Developed by Northrop Grumman for the U.S. Army, the Integrated Air and Missile Defense Battle Command System (IBCS) is a command-and-control (C2) capability that integrates air and missile defense systems to eliminate stovepipes and allow warfighters to use any sensor or weapons to achieve mission objectives. Using IBCS, soldiers can perform surveillance, identification, weapon management, and engagements functions and collaboratively plan and execute joint engagements of air and missile threats. The system is capable of incorporating current and future air and missile defense systems, sensors, weapons and battle management command, control, communications, and intelligence systems into a fully integrated network. According to Northrop Grumman, the system enables “any sensor, best shooter” operations to maximize defense capability, optimize limited resources and provide flexibility on the battlefield.
Integration provided by IBCS allows the department to invest in new capabilities in a much more fiscally responsive way by investing in sensors or weapons that can fill capability gaps without having to buy complete weapon systems. IBCS enables common mission command across Air Defense Artillery, other U.S. Army forces, and other integrated air and missile defense (IAMD) forces. In addition to providing the means for integrating U.S. IAMD assets, IBCS also establishes the means for connecting complementary and coalition systems for joint and cooperative multinational missile defense.
The system provides wider area surveillance and wider area protection because it integrates sensors and interceptors as opposed to simply linking them. This also offers the flexibility for deploying smaller force packages. The C2 system is ideal for integrating air and missile defense systems in fast-paced and dynamic threat environments, allowing for enhanced capability against numerous and diverse air and missile threats.
IBCS is integrating Patriot air and missile defense systems and the Sentinel sensor. IBCS will integrate soon with the Terminal High-Altitude Area Defense (THAAD). The system was also designed to incorporate other sensor systems such as Surface-Launched Advanced Medium Range Air-to-Air Missile (SLAMRAAM) and Joint Land Attack Cruise Missile Defense Elevated Netted Sensor (JLENS), but these programs have since been discontinued.
In April 2016, the U.S. Army successfully conducted a dual engagement flight test using IBCS, validating the system’s ability to manage multiple threats simultaneously.[x] The system is scheduled to reach initial operational capability in 2019, however, in August 2016 the system’s production was put on hold because of software issues. A report in February 2017 claimed that software bugs have caused continued delays for the IBCS program, and the Army has not yet determined how delayed the program is.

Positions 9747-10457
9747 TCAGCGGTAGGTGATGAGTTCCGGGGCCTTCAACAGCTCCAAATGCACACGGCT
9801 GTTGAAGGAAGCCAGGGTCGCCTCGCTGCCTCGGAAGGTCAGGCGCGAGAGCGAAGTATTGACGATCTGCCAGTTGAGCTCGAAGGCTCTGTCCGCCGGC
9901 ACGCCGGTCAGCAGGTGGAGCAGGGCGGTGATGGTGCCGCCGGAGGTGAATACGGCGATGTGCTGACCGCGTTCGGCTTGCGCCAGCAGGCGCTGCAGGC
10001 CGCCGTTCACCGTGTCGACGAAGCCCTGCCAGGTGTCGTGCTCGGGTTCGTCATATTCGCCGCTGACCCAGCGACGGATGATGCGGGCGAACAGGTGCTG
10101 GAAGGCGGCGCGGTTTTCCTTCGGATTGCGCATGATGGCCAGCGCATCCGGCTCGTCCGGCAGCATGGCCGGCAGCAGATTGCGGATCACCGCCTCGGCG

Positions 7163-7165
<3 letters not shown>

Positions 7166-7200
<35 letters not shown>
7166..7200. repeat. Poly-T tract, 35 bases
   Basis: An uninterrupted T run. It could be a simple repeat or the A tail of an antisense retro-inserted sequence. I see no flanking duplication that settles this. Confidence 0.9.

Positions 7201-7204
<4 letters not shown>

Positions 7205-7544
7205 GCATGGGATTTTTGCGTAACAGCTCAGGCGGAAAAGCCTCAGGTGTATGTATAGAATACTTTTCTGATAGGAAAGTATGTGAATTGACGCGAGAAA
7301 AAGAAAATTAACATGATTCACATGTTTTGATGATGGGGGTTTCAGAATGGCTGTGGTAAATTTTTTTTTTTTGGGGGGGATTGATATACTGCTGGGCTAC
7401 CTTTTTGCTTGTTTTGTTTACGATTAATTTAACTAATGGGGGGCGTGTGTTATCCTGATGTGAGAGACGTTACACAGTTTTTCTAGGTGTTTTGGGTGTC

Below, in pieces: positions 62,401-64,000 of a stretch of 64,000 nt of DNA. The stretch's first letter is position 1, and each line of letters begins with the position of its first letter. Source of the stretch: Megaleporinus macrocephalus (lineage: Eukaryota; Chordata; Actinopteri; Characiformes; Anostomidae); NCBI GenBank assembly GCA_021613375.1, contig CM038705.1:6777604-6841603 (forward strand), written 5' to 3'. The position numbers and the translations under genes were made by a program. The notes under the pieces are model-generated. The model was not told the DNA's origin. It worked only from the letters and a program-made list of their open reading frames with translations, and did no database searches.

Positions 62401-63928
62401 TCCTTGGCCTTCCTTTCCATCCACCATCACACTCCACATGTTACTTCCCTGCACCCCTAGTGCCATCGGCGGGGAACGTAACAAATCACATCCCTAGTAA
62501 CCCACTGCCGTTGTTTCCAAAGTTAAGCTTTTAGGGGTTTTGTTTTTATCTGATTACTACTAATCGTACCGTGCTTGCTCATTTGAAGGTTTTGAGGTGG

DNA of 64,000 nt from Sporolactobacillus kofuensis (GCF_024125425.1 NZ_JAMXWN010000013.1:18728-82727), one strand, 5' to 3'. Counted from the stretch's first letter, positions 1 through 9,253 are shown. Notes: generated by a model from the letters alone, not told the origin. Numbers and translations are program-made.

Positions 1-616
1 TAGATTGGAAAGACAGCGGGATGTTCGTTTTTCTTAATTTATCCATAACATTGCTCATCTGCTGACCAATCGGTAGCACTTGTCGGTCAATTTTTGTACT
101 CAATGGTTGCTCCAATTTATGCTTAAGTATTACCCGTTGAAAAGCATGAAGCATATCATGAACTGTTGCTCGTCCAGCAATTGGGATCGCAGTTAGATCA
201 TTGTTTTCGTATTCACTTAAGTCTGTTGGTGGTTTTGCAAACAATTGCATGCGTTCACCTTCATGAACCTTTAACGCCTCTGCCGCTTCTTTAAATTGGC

February 2017: A report indicated that the IBCS program was delayed because of software bugs.
April 18, 2016: The U.S. Army successfully conducted a dual engagement flight test using IBCS.
November 16, 2015: The U.S. Army and Northrop Grumman conducted an intercept test using IBCS for command-and-control. During the test, IBCS integrated Sentinel and Patriot radars with a Patriot PAC-3 interceptor to destroy a cruise missile target.[xii]
May 28, 2015: The U.S. Army and Northrop Grumman conducted an intercept test using IBCS to destroy a target ballistic missile. Two Patriot launchers and a Patriot radar were connected using IBCS’s integrated fire control network during the missile intercept.[xiii]
September 23, 2013: Northrop Grumman and the U.S. Army incorporate Patriot and Sentinel capabilities into IBCS.[xiv]
November 15, 2011: IBCS demonstrated its integrated command capabilities when in exchanged date from sensors and systems from the U.S. Army, Navy, Air Force, and Marine Corps to form a single integrated air picture.[xv]
April 26, 2010: The U.S. Army and Northrop Grumman completed an Interim Design Review for IBCS, allowing the command system to enter the design phase.[xvi]
August 17, 2010: The first battery engagement operations center for IBCS was delivered to the U.S. Army.[xvii]
March 31, 2010: Northrop Grumman creates a laboratory-based prototype of IBCS.[xviii]
January 11, 2010: Northrop Grumman wins $577 million Army Integrated Battle Command System contract.[xix]